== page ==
DETAILS: The Paris Wife by Paula McLain.  Copyright 2011. Historical fiction.

SUMMERY:  Hadley Richardson was twenty-eight years old when she married Ernest Hemingway.  This book is a fictionalized account chronicling their five-year marriage and their time in the bohemian atmosphere of 1920's Paris.

PROS: I loved this book.  I knew nothing of Hemingway's person life going into this book and I thoroughly enjoyed looking at this portion through the (fictionalized) eyes of Hadley.  Ms. McLain perfectly captures the complexities and the ups and downs that go with any relationship, and she captures the feel of Paris in the 1920's perfectly (I imagine). 

CONS: There really is nothing I would change about this book. 

BOTTOM LINE: Absolutely superb.  I would recommend this book to anyone.  Five stars out of five.

Book Review: How to Become a Famous Writer...

DETAILS: How to Become a Famous Writer Before You're Dead: Your Words in Print and Your Name in Lights, by Ariel Gore. Copyright 2007. Writing how-to, non-fiction

SUMMERY: Ariel Gore breaks down her advice for becoming a famous writer.

PROS:  This book was sometimes funny and irreverent and it contained some good interviews with famous authors.

CONS:  There was nothing really earth-shattering or new about this book.  I was disappointed over all and I don't feel like I learned much.

BOTTOM LINE: I wouldn't recommend this except maybe for the author interviews. Two stars out of five.

Thursday, July 19, 2012

Book Review: The Historian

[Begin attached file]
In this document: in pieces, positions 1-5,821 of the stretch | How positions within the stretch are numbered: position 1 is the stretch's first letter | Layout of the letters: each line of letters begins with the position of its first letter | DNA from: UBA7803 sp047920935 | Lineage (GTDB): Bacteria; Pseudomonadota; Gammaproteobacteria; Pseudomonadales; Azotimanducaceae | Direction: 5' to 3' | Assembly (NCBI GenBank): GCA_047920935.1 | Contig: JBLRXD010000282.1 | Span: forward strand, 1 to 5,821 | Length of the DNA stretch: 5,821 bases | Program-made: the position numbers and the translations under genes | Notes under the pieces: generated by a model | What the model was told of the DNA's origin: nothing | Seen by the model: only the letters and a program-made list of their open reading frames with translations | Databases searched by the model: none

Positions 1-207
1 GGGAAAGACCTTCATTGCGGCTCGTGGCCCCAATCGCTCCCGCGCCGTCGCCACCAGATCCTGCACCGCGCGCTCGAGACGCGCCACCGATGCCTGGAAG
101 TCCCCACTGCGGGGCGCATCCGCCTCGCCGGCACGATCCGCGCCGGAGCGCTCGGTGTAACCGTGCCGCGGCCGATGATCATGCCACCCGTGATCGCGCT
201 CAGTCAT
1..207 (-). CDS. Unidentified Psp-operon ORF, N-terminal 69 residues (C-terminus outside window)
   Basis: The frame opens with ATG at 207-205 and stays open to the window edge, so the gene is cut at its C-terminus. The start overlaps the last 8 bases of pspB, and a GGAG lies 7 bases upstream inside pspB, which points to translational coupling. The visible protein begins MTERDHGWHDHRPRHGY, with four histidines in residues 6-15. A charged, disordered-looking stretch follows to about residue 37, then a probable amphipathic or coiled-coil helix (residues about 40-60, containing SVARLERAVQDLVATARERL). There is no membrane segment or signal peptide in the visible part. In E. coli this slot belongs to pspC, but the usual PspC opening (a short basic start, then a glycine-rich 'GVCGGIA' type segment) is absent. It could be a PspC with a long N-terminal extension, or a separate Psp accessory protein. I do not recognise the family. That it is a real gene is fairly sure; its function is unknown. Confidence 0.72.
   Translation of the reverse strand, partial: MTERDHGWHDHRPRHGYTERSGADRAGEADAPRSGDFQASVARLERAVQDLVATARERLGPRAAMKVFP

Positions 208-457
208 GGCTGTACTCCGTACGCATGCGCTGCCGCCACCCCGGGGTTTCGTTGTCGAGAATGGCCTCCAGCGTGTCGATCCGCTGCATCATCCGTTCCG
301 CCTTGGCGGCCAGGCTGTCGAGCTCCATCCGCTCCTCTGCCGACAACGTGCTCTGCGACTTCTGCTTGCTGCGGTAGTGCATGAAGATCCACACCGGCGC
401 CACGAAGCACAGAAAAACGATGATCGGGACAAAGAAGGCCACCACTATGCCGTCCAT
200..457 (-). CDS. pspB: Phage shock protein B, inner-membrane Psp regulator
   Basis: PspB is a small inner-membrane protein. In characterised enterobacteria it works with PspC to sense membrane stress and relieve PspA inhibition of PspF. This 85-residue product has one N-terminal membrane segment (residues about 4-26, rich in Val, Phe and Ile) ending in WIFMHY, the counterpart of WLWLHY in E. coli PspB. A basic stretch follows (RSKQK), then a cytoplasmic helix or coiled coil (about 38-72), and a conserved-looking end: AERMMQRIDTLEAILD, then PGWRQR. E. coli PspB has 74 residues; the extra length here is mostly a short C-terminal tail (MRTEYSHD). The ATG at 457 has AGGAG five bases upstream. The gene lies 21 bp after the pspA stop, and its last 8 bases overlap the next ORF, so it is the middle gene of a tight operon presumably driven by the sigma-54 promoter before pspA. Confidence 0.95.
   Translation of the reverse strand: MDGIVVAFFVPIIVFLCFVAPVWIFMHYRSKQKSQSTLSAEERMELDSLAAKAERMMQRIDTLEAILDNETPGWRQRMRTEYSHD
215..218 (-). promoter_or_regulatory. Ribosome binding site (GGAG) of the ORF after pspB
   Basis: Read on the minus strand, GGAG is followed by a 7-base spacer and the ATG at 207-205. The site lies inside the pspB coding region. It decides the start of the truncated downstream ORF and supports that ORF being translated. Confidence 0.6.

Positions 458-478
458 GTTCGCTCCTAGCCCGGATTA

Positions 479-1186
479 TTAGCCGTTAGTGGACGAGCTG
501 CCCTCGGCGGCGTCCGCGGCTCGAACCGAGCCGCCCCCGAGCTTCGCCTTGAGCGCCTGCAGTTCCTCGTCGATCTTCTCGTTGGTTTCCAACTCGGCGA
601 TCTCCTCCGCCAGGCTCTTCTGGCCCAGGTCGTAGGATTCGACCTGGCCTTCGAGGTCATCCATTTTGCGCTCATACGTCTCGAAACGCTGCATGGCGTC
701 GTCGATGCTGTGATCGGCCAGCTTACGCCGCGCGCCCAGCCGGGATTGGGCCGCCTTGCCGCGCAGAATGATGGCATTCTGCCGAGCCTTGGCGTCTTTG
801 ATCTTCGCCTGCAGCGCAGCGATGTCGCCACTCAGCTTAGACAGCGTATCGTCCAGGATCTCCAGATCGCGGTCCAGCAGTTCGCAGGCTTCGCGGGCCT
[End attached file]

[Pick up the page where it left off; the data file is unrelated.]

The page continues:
DETAILS: The Historian by Elizabeth Kostova. Copyright 2005. Fantasy.

SUMMERY: A 16-year-old girl, accompanying her father on diplomatic missions around Cold War Europe, pieces together her family's history of searching for medieval vampires.

PROS:  I enjoyed this book a lot.  It's length is a bit daunting, but it is expertly told.  Ms. Kostova weaves a story within a story within a story with a great deal of care and precision, and the story is paced very nicely and often gripping.

CONS: There was a section of the book (the first half of the third part) that lost my attention a bit and I had to keep myself from skimming.  Also, with the myriad of characters that wind their way into the story, perhaps an old-fashioned character list would have been helpful.

BOTTOM LINE:  I debated a great deal whether to give this book four stars or five.  It is very good, and I would (and have) recommended it to many people.  However, I try to reserve my five-star reviews for books I will read many times, and this book, for me, is probably a one-time read.  So, four out of five stars.

Tuesday, July 17, 2012

Book Review: A Countess Below Stairs

DETAILS: A Countess Below Stairs, by Eva Ibbotson. Copyright 1981. YA historical fiction.

SUMMERY: Countess Anna Grazinsky and her family are forced to flee their native Russia following the Russian Revolution.  They end up penniless in England and Anna is forced to take a job as a maid for a local earl.  While there, she has to contend with her growing feelings for the earl and the ulterior motives of the earl's evil fiancee.

PROS: This is a light, fun book.  The ending wrapped up nicely and in a slightly unexpected way.  I enjoyed the setting and the idea of a displaced Russian countess.